this goose did not appreciate my attempts to put food in the feeders
I also met many wonderful people, true blue nosers and many here by choicers like us, by joining a local photography club. There is nothing like a shared interest to create a bond with people. Regular meetings with lots of socializing, as well as outings to surrounding areas followed by a good meal at a local restaurant, created bonds and solidified friendships. Not only do I go on scheduled field trips, but now I often travel on impromptu excursions with friends.
an impromptu trip with a photo club friend found us in Little Harbour
When we moved to Nova Scotia, I kept records of our trials and tribulations and celebrations and successes on a blog. The internet has truly shrunk the world, and that blog helped create many new friendships. Relationships that started online have introduced me to people from Bear River, Pugwash, Halifax, Shelburne, Kingsburg, and more. Some of those introductions have progressed to true and valued friendships. I have gone real estate hunting with a friend I met through my blog, and now visit her in her summer home in Port Mouton. After knowing her for a while, we discovered that we were raised in the same Ontario city and went to the same high school, just a few years apart. It truly is a small world. I have explored new areas, walked fantastic beaches, collected beach glass, discovered new to me ocean creatures, enjoyed meals, blown bubbles, and have enjoyed being silly with some wonderful new friends.
exploring the cobble beach at Second Peninsula Provincial Park with two friends I met through blogging
Moving somewhere new can be very stressful, especially for someone whose life is well established in routine. However, a new environment can be of some benefit as well. It forces us to stretch and tip toe out of our comfort zones. Slowly, but surely, we can challenge ourselves and become involved in making our own lives more fulfilling and that is something good to focus on.
beach treasures

Thursday, July 21, 2016

I've Caught The Bug

This week's article was not published in the South Shore Breaker...apparently they had too much content and my column got dropped...a bit of a kick to the confidence! However, a friend contacted me by email to let me know she enjoyed my bug article in the Bedford paper. That was news to me!  I have included my article below, with all the photos I sent in with it.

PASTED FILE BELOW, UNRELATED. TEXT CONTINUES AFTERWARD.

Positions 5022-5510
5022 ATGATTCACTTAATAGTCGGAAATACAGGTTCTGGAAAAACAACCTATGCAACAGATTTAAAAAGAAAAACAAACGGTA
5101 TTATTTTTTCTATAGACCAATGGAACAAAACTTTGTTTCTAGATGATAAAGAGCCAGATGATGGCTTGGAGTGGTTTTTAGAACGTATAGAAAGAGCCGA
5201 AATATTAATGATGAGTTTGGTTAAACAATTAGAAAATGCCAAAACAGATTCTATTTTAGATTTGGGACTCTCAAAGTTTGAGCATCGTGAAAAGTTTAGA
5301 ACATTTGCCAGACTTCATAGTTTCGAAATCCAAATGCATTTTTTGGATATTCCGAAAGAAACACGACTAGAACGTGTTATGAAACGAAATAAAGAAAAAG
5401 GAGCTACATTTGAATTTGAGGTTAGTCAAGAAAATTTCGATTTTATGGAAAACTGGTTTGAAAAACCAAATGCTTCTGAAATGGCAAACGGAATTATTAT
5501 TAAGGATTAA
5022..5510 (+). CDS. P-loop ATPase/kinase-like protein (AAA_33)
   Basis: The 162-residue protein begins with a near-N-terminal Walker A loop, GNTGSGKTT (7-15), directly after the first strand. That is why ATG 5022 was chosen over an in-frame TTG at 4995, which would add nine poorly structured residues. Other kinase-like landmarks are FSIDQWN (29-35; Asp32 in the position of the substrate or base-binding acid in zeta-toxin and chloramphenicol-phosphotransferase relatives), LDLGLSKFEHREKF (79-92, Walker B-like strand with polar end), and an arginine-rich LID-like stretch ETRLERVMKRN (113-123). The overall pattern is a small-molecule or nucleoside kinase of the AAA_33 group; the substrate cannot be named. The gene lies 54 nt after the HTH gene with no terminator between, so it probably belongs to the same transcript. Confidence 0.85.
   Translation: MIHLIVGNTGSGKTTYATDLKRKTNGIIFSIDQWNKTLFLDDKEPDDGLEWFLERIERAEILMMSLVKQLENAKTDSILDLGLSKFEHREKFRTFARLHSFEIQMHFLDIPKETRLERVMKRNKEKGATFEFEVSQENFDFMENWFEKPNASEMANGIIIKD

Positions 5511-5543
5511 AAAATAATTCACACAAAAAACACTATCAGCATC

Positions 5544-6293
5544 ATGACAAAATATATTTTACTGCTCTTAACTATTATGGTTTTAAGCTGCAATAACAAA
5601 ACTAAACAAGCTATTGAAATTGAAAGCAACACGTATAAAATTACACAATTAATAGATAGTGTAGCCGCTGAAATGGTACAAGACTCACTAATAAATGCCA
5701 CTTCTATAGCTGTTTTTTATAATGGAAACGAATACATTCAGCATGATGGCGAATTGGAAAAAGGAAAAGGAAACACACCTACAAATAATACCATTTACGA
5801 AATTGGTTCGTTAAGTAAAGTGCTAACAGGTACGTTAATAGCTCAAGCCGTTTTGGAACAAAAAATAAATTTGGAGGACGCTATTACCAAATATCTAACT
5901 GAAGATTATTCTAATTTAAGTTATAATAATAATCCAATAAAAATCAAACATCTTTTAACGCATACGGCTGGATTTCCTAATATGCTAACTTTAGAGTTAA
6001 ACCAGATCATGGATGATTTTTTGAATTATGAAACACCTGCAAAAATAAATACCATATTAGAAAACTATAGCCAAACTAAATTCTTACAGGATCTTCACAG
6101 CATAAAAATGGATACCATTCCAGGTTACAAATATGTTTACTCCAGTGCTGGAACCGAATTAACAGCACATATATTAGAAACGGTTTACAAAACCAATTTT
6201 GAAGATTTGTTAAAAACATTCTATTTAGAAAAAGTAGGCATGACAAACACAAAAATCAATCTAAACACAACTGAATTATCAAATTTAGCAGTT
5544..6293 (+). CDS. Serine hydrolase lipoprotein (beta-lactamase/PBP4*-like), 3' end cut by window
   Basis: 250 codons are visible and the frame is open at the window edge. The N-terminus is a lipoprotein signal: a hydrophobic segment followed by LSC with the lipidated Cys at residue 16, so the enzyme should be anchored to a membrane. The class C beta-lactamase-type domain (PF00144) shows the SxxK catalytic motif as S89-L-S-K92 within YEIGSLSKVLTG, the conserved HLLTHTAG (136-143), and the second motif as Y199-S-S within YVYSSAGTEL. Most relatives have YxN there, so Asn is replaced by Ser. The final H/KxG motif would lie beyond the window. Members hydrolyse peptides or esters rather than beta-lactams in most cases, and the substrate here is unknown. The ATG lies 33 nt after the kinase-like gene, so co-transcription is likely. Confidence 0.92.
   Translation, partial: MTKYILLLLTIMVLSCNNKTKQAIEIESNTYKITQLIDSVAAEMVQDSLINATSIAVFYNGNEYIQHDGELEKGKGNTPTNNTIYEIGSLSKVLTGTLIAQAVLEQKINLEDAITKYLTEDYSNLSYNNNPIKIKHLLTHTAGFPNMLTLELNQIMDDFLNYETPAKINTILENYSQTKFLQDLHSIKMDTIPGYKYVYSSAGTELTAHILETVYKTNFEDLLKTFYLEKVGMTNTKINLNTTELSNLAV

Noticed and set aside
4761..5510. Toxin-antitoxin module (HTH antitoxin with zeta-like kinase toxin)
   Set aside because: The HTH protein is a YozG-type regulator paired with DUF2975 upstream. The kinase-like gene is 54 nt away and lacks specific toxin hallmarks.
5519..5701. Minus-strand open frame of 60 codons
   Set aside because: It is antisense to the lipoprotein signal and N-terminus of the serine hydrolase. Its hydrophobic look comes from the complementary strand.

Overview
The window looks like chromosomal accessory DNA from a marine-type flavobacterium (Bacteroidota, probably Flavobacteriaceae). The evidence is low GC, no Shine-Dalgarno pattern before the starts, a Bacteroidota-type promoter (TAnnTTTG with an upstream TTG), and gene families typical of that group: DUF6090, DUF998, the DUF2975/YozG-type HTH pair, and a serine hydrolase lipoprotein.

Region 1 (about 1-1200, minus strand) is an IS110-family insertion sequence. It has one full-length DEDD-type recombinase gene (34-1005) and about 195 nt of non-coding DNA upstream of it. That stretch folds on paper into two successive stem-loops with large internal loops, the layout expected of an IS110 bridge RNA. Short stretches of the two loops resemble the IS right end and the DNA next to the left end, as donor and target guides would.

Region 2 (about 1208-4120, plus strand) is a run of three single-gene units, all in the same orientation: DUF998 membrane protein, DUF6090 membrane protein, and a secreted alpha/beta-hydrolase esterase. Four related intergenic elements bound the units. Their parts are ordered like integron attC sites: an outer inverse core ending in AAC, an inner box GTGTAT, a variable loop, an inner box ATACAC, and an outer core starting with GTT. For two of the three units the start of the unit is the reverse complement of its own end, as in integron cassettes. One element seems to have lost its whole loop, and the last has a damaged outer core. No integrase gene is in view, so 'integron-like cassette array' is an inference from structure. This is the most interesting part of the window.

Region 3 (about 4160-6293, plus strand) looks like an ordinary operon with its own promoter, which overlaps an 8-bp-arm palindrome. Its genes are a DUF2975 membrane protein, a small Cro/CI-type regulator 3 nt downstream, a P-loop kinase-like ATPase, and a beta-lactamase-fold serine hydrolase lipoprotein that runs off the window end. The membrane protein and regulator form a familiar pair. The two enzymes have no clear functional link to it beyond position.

published in the Bedford-Sackville Observer - July 20, 2016
Feeling waspish is to readily express anger or irritation. Synonyms are irritable, touchy, testy, snappish, cantankerous, moody, crotchety, crabby, grouchy. My husband is smart enough not to call me any of those things, but waspish probably could be an apt description of me sometimes. Although Im never waspish when I'm busy with my camera.

A while back, I shared a little story about finding an insect wing when I was vacuuming. I took the wing and photographed it, and added some inspirational words. A couple of days ago, I discovered the type of insect the wing came from. 
an obliging wasp poses on our back door
Our cat Myrtle was pretty excited at our back door, so I went to take a look to see what was happening. I thought she might be seeing our resident squirrel at the bird feeder. But no, a wasp on the back door had caught her attention. I decided it called for some camera time, never giving a thought to the fact that I might get stung. Its well known that a camera protects the photographer from all sorts of mishaps. But seriously, some risks are worth taking and I decided that taking pictures of a wasp was worth the risk. 
 
By now you probably think I am a crazy person. After all, not too many people think its fun to take photographs of bugs. If you want to practice your skills at close up photography, nothing beats a bug. Most insects move quickly, so you will be forced to learn the details of your camera so well that it becomes second nature to change the settings. You will develop patience and learn to anticipate their behaviour so you can set up a good shot. 
quick insects are a challenge - capturing two at the same time is a bonus
Some insects are slow movers, which will present a great opportunity for you to experiment with depth of field. You can practice with your camera to compare having the whole photo in focus, or just parts of the image. Best of all, when you are photographing insects, you learn so many things about nature that you would never know without such close up contact.

Did you know that the eyes of a grasshopper are more than one colour? One of the grasshoppers I photographed had eyes that were a pinkish hue at the top, changing to green in the middle and then yellow at the bottom. If you get up close and personal with a grasshopper, you can see them make all kinds of interesting gestures and they let you get pretty close as long as you move slowly. Grasshoppers can be bad news for farmers, but the symbolism of a grasshopper is a harbinger of good news, and messages of glad tiding.
Blow me a kiss! You can capture some interesting poses with grasshoppers